The time is coming when I'm going to have to replace quite a few of my paints. There is a local problem in that there is no shop selling Citadel or Foundry paints within 40 miles of here, and I don't like buying unfamiliar shades or makes online. There is a Hobbycraft store about 25 miles away, and they sell the DecoArt pots, including the rather excellent Americana series, but the stock is uncertain and there are often gaps on the shelves. None of this is insurmountable, but since I am in any case forced to review my paint preferences, I thought it was probably worth revisiting the topic of artists' acrylics. Again, a friend suggested that was the way to go, though he is not near enough (or supportive enough!) to talk me through this in detail.

So - the point of mentioning the subject - there are certainly a few art suppliers fairly close to here, so availability would be OK. Does anyone reading this have experience or opinions of (tubed) acrylic artists' colours for modelling? I hasten to add that I am not really interested in mixing my own colours, so would tend to use them straight from the tube. I feel it would be silly to overlook these if they would be useful, but even more silly if they were not going to be suitable for my rather childish painting style!

As is always the case with this humble blog, all advice and clues will be gratefully received!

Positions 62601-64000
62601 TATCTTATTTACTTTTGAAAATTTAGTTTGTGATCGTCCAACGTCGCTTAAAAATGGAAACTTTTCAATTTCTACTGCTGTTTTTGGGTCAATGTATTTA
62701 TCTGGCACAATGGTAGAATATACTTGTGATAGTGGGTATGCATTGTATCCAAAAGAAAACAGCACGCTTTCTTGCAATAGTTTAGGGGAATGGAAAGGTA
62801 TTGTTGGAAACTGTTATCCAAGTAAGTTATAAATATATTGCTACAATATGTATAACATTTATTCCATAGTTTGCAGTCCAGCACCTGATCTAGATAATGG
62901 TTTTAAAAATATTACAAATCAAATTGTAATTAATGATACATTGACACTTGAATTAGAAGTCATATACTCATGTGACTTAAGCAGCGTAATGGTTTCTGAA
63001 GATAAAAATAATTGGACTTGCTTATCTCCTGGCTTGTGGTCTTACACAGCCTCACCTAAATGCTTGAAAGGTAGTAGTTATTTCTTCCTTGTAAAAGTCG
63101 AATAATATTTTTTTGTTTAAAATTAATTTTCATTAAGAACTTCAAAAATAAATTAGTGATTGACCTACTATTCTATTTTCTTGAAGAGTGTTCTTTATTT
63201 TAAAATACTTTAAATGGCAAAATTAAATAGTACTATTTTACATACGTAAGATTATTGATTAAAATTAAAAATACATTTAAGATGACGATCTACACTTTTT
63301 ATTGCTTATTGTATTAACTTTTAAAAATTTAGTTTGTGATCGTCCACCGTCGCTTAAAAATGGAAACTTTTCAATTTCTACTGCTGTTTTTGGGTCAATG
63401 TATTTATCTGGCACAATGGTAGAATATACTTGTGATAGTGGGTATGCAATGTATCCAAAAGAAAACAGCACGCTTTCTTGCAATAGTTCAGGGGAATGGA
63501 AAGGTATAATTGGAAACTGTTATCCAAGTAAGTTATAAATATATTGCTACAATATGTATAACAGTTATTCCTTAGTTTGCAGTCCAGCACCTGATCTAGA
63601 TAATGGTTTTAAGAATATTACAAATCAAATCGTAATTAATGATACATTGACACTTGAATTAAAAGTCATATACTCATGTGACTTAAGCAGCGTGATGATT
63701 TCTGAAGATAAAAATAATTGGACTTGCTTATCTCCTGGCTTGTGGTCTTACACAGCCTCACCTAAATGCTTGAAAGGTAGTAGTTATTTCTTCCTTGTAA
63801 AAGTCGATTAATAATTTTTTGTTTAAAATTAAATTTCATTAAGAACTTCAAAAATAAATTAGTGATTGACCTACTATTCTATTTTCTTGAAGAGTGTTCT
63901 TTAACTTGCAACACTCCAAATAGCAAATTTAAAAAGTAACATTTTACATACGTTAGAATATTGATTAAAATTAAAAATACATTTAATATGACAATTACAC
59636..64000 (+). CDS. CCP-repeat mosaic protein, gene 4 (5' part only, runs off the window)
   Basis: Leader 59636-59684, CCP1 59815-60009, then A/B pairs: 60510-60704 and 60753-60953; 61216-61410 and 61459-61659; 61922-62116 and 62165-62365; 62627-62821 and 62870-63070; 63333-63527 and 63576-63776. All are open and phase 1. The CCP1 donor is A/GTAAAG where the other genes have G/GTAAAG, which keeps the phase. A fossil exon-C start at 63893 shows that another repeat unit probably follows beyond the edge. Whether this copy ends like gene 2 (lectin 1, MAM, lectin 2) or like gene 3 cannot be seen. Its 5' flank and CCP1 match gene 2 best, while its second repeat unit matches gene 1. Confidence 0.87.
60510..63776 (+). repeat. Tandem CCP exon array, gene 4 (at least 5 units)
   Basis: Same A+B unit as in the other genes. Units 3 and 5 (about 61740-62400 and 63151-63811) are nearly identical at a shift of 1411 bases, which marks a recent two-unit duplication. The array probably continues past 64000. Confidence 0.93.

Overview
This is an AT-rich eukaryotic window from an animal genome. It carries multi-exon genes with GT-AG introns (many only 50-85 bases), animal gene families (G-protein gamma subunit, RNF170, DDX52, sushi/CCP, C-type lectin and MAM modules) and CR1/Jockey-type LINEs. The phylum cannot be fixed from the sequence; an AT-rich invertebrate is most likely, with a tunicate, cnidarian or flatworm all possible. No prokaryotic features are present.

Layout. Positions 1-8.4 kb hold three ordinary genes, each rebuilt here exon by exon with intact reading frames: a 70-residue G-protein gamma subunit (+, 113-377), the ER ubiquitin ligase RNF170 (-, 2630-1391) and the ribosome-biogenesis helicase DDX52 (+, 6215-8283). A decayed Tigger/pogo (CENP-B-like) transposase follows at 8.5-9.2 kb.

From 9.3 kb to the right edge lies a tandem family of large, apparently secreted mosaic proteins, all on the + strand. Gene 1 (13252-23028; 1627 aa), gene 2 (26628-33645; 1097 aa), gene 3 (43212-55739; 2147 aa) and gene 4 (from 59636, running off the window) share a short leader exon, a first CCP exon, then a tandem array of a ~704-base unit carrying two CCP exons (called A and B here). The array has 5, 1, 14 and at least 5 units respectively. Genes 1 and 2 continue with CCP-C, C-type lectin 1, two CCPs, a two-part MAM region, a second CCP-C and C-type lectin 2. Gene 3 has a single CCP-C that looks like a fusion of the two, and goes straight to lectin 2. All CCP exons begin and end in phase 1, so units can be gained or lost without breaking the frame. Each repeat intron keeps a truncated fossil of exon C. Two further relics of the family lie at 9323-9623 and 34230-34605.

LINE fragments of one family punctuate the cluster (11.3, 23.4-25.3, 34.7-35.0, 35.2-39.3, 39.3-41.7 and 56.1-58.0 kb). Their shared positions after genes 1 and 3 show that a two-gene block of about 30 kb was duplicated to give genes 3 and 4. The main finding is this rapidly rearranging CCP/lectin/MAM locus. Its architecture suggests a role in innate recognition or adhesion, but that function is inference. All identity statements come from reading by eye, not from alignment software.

Monday, 16 November 2015

Hooptedoodle #199 - Back to Business-as-Usual

Exhibit A
Here's an item from my outgoing email this morning:

To: hello@xyzdesign.co.uk                                                  Today     10:57am

Subject: Creativity vs Function

Hi there - yesterday I bought a greetings card published by XYZ Design.

Now that I sit down to write the thing, and open the plastic package, I am surprised to find that the envelope is black. Just plain black.

It doesn't happen often, but I am speechless with admiration. My compliments. Unfortunately, due to a sad lack of foresight on my part, I do not have a white pen with which to address the envelope, so my enthusiasm is not as complete as it might have been.

Whoever thought this one up really should go and have a look at themselves in the mirror - preferably with the light turned off.